To shield consumers from overwhelming debt, Chinese regulators could force tech giants to share consumer credit data

To shield consumers from overwhelming debt, Chinese regulators could force tech giants to share consumer credit data

China plans to nudge tech giants including Ant Group, Tencent and JD.com to share consumer credit data to prevent over-lending and fraud. This is reported by Reuters, citing two informants familiar with the matter.

According to them, Chinese regulators, including the central bank, are planning to oblige Internet platforms to transfer credit data to some kind of nationwide structure overseen by the People’s Bank of China (PBC). This structure will provide the obtained data to banks and other financial institutions so that they can adequately assess risks and prevent excessive borrowing.

If implemented, this plan will end the government’s policy of non-interference in the lending industry. Today, major online trading and financial platforms are slow to share credit data – a critical asset that helps them direct their business, manage risk and attract new customers.

The described measure is part of the government’s efforts to regulate the activities of Internet giants. The regulation is expected to reduce the scale and profitability of their lending business. Meanwhile, this area is a real cash cow, as tech companies charge banks high fees for servicing with the confidential data of a huge number of customers. For example, Ant has amassed data on more than a billion people using its super application Alipay, many of whom are young, Internet-oriented consumers who do not have credit cards or sufficient credit histories at banks. In addition, Ant has about 80 merchants in its database.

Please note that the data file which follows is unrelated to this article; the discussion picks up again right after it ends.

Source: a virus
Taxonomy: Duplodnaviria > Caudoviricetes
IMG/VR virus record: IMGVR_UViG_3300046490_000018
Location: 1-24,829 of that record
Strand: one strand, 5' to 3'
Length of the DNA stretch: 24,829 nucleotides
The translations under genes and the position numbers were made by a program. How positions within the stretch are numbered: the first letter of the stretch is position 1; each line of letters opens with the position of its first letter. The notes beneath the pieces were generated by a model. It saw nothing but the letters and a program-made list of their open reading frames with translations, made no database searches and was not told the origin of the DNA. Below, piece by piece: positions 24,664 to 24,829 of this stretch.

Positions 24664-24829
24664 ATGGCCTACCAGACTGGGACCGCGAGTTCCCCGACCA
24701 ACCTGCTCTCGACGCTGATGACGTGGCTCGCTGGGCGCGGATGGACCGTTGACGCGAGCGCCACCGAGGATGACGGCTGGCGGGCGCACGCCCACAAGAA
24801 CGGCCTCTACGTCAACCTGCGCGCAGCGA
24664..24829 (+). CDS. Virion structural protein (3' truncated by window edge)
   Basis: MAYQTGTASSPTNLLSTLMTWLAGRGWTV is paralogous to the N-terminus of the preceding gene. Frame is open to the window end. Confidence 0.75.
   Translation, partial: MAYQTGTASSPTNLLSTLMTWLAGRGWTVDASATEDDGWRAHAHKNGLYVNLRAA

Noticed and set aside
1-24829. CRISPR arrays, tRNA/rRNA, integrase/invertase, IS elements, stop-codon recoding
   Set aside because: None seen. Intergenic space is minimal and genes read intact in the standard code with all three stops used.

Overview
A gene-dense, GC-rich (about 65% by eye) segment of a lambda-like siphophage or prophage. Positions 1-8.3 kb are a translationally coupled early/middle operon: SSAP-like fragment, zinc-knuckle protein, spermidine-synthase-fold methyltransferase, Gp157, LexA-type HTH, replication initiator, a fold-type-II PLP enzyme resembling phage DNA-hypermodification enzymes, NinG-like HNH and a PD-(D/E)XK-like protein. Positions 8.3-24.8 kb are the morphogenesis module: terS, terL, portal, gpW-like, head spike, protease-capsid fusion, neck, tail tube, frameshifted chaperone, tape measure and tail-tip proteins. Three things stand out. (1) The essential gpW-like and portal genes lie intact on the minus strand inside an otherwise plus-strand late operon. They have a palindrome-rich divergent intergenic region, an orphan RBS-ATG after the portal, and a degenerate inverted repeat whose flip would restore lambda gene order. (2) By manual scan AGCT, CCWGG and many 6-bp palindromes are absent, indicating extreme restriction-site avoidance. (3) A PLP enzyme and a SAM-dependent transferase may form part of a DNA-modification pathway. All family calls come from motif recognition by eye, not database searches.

Ant operates one of China’s largest private credit rating platforms, Sesame Credit, which uses proprietary algorithms and methodologies to assess the creditworthiness of individuals and small businesses based on their use of Ant-related services. By providing limited information from this set of about a hundred banks, the company receives a commission from them in the amount of 30-40% of the interest rate on the loan.

Ant also lends itself: Ant’s consumer loan balance at the end of the first half of last year was $ 263 billion, or 21% of all short-term consumer loans issued in China.

To shield consumers from overwhelming debt, Chinese regulators could force tech giants to share consumer credit data

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